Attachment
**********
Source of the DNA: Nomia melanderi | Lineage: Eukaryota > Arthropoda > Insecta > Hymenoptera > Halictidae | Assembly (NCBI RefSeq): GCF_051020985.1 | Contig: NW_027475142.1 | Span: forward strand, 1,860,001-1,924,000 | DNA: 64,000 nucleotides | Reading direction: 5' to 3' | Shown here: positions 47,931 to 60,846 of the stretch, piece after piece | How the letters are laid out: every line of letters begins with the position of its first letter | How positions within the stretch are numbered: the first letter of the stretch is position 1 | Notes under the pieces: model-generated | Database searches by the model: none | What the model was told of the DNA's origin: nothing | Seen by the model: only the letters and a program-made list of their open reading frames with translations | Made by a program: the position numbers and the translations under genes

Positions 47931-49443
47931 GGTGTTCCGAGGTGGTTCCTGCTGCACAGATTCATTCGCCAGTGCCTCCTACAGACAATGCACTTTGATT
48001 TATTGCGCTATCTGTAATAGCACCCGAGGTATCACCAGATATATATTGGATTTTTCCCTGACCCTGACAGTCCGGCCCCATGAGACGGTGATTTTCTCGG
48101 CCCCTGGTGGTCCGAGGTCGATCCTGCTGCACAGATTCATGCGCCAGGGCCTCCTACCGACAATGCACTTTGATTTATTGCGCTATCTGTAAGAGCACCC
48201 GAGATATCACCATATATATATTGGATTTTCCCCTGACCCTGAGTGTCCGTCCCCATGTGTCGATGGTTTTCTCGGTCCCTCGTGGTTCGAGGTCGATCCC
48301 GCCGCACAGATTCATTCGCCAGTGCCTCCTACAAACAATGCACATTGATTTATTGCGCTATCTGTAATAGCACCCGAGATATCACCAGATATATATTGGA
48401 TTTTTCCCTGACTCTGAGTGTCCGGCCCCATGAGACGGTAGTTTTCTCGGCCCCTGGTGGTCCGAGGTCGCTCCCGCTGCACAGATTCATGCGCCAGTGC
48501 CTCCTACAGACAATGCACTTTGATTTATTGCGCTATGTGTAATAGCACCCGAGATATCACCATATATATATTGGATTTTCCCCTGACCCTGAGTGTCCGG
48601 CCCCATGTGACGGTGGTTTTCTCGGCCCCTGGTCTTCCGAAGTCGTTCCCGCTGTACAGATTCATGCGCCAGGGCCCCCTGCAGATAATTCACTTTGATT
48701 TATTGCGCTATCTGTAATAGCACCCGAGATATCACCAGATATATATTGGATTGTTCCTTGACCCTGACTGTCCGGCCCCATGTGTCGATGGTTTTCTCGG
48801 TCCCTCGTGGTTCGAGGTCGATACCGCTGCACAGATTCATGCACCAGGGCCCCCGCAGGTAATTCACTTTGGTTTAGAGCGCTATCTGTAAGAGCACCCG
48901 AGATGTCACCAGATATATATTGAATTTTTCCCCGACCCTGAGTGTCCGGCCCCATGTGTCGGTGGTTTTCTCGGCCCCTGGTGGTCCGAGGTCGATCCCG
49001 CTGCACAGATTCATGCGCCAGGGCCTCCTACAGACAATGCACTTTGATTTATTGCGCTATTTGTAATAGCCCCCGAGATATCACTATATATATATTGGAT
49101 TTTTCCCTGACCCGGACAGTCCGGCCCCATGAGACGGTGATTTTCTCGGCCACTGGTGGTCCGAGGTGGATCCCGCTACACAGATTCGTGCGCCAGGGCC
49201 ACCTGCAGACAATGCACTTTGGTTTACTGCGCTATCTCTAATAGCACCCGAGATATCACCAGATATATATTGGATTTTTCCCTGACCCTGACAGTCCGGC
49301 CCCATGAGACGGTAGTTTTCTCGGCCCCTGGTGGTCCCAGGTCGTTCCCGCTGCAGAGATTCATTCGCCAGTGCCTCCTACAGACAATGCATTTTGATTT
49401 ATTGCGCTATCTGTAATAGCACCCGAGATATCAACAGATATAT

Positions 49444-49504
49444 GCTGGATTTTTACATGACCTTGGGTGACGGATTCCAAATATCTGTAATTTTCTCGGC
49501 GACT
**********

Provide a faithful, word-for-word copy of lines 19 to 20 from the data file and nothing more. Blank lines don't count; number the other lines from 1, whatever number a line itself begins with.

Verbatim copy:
Positions 49444-49504
49444 GCTGGATTTTTACATGACCTTGGGTGACGGATTCCAAATATCTGTAATTTTCTCGGC